I am performing frame by frame auto correlation of a 1D signal in labview. My frame size is 250K samples where each sample size is 16 bits. Labview takes about 200ms to perform this operation and i need to use a dsp processor to improve this time period.I dont have much experience with DSP processors so i need guidance in selecting the right processor for this task and how much improvement can i expect in timing.Any help in this regard is highly appreciated.
Firstly, I would like to offer my deepest condolences that you have to work with LabVIEW. In my opinion, it is quite nice for connecting simple pieces of hardware together, and ridiculously bad for doing just about anything else.
Before considering a DSP processor, are you certain that your existing implementation is well optimised? Autocorrelations can be computed extremely efficiently using FFTs. Sorry if this is obvious, but it's an important thing to check first.
As a baseline, I would throw together a simple auto-correlator in a half-decent programming language of your choice (e.g. C++), using an FFT library (FFTW is okay and free; faster alternatives exist) and import it to LabVIEW as a DLL. Only if that's not fast enough would I consider going down the DSP route.
Also, if you happen to have an FPGA already in your system, then you might also consider using a small part of that instead of getting a DSP. Otherwise, a DSP is a very good tool for the job. I'm no expert with DSPs, so my best guess would be that you would probably be looking at a moderate to enormous speed-up depending on whether you want to spend a moderate or enormous sum of money on it.
I believe that @weetabixharry has quite a good reason to point you to some more alternatives than going directly to an Micro-Processor-Unit(MPU)/Micro-Controller-Unit(MCU) solution.
I just recently started working on DSPs and MCU and I myself can't provide too much insight but if you end up on this solution I believe you should go for one for which the manufacturing company provides enough good tools/facilities that will work for you. Most probably the results you will get with the vast majority of today's MPUs/MCUs will be (as weetabixharry mentions) at least moderate. This means that you would, most probably, want to go for a (on top of computationally efficient, in order to achieve speed) easily implementable solution. Embedded programming can become cumbersome if you don't have the right tools (most probably the right "hardware abstractions").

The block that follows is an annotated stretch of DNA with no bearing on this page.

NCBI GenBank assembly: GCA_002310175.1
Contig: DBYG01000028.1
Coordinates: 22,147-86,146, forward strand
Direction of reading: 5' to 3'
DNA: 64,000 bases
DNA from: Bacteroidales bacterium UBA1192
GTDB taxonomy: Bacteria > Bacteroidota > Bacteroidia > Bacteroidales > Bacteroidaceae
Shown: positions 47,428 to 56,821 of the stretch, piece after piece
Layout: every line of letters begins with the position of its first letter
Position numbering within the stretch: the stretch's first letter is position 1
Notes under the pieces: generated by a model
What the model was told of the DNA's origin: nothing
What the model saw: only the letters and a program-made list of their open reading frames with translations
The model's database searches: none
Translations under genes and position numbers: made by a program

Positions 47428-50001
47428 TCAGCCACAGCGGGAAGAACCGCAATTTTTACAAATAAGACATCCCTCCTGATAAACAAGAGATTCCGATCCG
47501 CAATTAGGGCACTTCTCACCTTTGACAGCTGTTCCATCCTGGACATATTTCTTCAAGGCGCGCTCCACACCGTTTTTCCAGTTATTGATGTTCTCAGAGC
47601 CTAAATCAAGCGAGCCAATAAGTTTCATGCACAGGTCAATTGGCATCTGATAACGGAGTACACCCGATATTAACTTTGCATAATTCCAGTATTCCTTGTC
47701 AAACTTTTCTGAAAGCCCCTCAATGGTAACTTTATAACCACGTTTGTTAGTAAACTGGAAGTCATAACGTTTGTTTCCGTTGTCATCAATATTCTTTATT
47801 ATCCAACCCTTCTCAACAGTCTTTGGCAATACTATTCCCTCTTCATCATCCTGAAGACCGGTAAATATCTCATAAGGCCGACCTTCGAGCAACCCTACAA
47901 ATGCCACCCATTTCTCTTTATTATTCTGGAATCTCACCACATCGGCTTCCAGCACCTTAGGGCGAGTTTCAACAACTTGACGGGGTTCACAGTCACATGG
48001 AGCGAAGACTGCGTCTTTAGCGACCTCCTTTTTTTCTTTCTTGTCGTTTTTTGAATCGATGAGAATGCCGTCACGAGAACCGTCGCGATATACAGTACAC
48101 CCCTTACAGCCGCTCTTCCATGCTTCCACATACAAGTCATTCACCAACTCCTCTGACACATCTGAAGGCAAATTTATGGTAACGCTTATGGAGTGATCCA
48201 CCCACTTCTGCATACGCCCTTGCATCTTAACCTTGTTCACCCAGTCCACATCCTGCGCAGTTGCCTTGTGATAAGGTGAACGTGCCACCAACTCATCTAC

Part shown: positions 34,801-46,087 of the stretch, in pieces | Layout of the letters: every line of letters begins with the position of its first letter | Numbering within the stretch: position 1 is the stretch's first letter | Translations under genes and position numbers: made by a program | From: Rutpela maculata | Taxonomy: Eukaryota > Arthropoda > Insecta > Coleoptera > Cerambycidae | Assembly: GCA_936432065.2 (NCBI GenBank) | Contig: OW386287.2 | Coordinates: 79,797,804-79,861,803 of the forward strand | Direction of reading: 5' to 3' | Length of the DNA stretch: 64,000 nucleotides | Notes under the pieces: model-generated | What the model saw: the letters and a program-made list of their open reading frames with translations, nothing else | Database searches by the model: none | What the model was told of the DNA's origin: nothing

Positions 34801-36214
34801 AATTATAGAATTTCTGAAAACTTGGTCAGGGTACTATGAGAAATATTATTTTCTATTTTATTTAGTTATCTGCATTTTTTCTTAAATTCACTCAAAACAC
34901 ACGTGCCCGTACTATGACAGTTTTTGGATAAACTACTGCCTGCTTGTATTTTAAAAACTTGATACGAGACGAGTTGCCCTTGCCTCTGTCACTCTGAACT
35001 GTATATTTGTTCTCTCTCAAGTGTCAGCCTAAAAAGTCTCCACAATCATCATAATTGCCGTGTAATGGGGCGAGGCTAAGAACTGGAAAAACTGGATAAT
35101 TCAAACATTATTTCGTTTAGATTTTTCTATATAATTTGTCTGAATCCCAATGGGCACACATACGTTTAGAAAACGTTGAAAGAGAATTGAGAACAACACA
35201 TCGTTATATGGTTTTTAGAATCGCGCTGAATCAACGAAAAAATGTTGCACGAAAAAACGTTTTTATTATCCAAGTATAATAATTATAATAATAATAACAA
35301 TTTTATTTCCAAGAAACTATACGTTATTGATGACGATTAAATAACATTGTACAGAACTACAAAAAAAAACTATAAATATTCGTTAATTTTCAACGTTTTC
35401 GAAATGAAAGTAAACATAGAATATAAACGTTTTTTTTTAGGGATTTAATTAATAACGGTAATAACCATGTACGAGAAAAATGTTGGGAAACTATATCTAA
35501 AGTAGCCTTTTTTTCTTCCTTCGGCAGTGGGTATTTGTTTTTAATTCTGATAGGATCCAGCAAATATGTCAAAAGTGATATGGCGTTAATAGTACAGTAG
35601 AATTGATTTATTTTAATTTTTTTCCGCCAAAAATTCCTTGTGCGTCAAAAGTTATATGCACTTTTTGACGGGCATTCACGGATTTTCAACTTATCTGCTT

I would definitely consider the first alternative weetabixharry suggests (the C/C++ solution) a quick one that might even do the job. Also, if you indeed have an FPGA, then by all means use it, it will most probably end up even faster than the MPU/MCU alternative.
I am not sure I did help here, but I hope you'll find the way that suits you best.
One more thing to consider is the precision of the results you will get. Most probably in LabVIEW you can work in 64-bit, but in the MCU/MPU you will have to "put some extra effort" to achieve the same precision. Nevertheless many manufacturers provide optimized DSP routines for their products.
I second weetabixharry's take on LabVIEW; we have a large amount of LabVIEW code here at Raytheon, and it is a nightmare to maintain. I wasn't even aware that you could do stuff like autocorrelation in LabVIEW, but I suppose if that's what you have available, you make it work.
I also second the opinions that jumping into hardware could get complex, expensive, and time-consuming in a hurry. As a hardware guy with over 30 years experience, I myself would hesitate to take the plunge, although probably mostly because of the software that would need to be written to make things work.
Good advice from the others.
If you're using LabVIEW and testing/simulating solely with PCs at this point, then weetabixharry's suggestion is very good. Searching for:
shows lots of examples. Find one that works, it should be very fast, my guess is 10x faster than LabVIEW if you have 4 or more cores in your PC.
A brief survey of LabVIEW multithreading (multiple core) capabilities shows it's not doing anything for single block multithreading. They seem to be running diagrams and possibly blocks concurrently where possible, but a single autocorr block is probably stuck on one core.
If you really need a real-time operation, you may try DSP processor based solution. But unless you need that, I suggest to use Octave/Matlab, Python based analysis/solutions, and then C/C++ based solutions.